Some people saw a contradiction in Donald Trump Jr.’s 2008 statement that “Russians make up a pretty disproportionate cross-section of a lot of our assets” on the one hand, and on the other hand the Trumps’ repeated insistence that they have no investments in Russia. The latter may be true (though we don’t know for sure). But what is most certainly also true is that Russians have lots of investments in Trump. In fact, the amount of money that Russian oligarchs and alleged mobsters have put into Trump’s pockets over the years goes into the hundreds of millions of dollars. In some cases they invested in Trump projects. In many cases they bought condos in Trump’s buildings, as Unger documents. There’s the reporter who says Eric Trump told him that that they didn’t need loans from American banks for golf course projects, because “We have all the funding we need out of Russia.” Then there’s the story of the Palm Beach estate Trump bought for $41 million, then sold four years later to Russian fertilizer magnate Dmitry Rybolovlev for $95 million.
It’s entirely possible that none of Trump’s interactions with Russians over the years stepped over any legal or ethical lines. Maybe he never asked why so many Russians were showering him with money. But we have only scratched the surface of his financial entanglements with Russia. And those entanglements may end up helping explain both why Trump is so solicitous of Vladimir Putin and possibly more. Right now it seems clear his deep Russian connections and those of so many of his associates may have provided the Russians easy access to his inner circle. Believe me, if a Kremlin-connected attorney, a former Russian intelligence officer and a man once thought to be involved in money-laundering called up the Clinton campaign and said, “Hey, can we give you some info?” they wouldn’t have been quickly brought in to meet with Chelsea Clinton, Huma Abedin, and John Podesta.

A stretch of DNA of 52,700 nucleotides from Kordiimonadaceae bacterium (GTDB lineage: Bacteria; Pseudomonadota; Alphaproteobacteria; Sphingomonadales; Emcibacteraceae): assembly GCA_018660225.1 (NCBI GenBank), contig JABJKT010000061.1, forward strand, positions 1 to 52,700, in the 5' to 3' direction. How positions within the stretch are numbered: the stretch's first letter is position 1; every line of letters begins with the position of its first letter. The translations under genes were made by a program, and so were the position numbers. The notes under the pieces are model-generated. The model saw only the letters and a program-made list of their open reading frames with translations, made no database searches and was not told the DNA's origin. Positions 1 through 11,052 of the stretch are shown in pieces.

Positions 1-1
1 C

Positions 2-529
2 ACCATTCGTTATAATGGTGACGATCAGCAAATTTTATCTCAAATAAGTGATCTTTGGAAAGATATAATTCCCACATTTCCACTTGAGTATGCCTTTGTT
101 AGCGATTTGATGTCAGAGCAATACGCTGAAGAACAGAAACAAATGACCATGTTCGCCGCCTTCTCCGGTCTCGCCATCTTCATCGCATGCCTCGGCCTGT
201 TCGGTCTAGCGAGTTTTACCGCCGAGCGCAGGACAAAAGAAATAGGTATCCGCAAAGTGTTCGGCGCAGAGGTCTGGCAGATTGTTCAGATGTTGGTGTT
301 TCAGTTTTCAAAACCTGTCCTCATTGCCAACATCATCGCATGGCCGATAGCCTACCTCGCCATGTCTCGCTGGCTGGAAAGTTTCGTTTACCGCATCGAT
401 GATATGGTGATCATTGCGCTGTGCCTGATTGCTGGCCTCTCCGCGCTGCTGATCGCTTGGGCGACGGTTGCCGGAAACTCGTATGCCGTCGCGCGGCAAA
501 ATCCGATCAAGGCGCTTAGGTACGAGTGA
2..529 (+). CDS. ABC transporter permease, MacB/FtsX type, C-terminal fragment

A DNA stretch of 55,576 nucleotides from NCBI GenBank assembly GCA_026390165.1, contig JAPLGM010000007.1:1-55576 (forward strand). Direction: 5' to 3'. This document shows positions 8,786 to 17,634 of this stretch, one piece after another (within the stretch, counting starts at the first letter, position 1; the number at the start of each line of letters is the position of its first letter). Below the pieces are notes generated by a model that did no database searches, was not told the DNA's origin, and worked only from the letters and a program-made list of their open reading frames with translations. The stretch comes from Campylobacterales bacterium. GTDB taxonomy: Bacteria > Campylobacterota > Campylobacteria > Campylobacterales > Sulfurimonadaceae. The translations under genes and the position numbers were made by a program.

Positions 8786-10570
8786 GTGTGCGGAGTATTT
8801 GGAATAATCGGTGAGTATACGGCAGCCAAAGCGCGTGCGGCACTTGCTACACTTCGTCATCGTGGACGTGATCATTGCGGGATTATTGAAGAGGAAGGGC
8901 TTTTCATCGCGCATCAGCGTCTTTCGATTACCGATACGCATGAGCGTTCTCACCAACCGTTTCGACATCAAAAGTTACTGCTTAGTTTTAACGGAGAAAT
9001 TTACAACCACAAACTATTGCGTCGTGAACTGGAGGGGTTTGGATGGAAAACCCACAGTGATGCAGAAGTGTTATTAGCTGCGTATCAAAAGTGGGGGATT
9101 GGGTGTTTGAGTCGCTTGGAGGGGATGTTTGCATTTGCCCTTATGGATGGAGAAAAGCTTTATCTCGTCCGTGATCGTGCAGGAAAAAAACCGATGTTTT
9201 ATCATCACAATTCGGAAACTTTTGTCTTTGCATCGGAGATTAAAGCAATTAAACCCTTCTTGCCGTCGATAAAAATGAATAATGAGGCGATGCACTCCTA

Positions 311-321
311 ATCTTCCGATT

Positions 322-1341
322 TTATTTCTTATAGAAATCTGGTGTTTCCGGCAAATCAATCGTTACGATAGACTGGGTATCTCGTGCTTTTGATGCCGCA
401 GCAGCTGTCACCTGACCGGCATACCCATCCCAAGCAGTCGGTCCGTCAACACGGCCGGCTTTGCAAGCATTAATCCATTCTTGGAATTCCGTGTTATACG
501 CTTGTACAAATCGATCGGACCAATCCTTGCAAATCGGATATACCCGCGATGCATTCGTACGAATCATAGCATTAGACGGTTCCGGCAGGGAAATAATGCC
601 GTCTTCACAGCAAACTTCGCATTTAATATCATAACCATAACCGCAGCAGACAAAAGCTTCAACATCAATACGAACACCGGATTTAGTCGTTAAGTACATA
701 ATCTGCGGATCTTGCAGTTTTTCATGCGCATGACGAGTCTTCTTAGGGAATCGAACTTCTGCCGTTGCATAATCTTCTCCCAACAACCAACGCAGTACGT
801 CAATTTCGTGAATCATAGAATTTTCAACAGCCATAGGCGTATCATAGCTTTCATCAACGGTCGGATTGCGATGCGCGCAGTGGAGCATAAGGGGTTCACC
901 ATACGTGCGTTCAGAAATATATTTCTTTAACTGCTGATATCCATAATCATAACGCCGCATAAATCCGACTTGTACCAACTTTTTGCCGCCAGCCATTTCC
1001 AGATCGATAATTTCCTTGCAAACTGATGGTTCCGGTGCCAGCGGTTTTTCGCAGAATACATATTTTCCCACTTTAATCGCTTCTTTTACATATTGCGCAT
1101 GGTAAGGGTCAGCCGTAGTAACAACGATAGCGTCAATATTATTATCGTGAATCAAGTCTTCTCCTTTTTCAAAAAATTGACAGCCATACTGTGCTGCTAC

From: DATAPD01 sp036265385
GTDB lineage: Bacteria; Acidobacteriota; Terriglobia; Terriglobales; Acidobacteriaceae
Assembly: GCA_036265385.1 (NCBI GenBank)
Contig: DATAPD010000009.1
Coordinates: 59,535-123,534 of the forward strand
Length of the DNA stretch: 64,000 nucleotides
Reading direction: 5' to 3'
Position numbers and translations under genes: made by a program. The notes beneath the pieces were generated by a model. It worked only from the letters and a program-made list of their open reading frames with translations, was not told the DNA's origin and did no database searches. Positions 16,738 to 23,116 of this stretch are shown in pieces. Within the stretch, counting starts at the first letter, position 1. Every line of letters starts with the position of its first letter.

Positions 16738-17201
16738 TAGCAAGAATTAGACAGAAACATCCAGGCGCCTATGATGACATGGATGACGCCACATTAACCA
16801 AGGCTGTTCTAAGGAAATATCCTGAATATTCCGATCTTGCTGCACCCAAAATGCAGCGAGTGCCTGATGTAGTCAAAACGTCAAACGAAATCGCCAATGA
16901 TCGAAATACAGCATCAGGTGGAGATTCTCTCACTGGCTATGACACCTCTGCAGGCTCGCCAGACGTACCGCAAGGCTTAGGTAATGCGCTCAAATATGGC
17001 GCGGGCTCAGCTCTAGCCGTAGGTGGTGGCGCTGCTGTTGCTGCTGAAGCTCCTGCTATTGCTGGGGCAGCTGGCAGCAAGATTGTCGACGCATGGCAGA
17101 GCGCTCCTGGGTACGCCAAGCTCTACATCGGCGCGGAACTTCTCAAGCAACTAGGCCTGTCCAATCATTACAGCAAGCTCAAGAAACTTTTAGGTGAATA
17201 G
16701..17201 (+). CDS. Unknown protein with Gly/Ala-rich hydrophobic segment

But with Trump it was easy — Trump Jr. is friendly with the oligarch’s son, Manafort got $17 million from a pro-Russian party in Ukraine, and one Trump adviser after another is connected in some way to Russia, usually through their bank accounts. When some Russians want a meeting with the Trump team, they get it.
There’s one more thing we know: Robert S. Mueller III’s investigation has the resources it needs and won’t be deterred by the spin from the White House and Fox News that this is all much ado about nothing. Among other things, Mueller will probably pry from Trump what he worked so hard to conceal: Not just his tax returns as specific documents, but also the secrets and revelations contained therein, wherever they might lead. In the end, it may all turn out to be squeaky-clean. But I wouldn’t bet on it.